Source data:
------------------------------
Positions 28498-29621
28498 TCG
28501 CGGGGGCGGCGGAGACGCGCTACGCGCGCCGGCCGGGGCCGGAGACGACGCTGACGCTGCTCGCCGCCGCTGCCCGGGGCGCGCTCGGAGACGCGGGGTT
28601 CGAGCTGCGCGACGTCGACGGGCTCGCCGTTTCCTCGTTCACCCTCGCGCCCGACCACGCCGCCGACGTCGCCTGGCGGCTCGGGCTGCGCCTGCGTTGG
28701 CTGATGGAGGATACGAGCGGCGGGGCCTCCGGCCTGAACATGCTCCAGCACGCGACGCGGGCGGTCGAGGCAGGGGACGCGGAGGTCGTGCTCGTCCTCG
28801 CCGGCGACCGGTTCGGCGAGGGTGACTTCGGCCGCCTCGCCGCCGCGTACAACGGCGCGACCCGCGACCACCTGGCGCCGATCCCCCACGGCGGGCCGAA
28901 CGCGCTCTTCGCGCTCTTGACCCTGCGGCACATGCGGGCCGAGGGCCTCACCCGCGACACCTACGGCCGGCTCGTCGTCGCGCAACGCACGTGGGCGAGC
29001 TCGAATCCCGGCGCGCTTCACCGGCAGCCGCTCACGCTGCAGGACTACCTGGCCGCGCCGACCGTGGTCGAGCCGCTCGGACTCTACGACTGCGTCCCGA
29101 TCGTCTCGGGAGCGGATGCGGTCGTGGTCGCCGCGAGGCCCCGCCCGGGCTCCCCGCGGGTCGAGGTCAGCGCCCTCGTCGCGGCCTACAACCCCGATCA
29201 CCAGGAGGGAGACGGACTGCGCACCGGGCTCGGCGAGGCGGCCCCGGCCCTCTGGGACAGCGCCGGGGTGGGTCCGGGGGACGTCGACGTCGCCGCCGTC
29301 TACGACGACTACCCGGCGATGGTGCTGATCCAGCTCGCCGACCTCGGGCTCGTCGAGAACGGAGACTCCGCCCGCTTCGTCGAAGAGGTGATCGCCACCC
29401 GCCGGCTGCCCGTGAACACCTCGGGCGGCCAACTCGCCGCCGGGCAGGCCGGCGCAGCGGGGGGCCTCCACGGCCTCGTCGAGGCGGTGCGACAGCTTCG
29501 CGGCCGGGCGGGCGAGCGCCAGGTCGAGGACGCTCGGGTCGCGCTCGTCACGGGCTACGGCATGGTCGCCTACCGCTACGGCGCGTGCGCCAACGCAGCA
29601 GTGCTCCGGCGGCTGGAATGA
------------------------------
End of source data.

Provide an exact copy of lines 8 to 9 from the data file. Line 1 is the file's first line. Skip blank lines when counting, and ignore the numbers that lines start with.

29001 TCGAATCCCGGCGCGCTTCACCGGCAGCCGCTCACGCTGCAGGACTACCTGGCCGCGCCGACCGTGGTCGAGCCGCTCGGACTCTACGACTGCGTCCCGA
29101 TCGTCTCGGGAGCGGATGCGGTCGTGGTCGCCGCGAGGCCCCGCCCGGGCTCCCCGCGGGTCGAGGTCAGCGCCCTCGTCGCGGCCTACAACCCCGATCA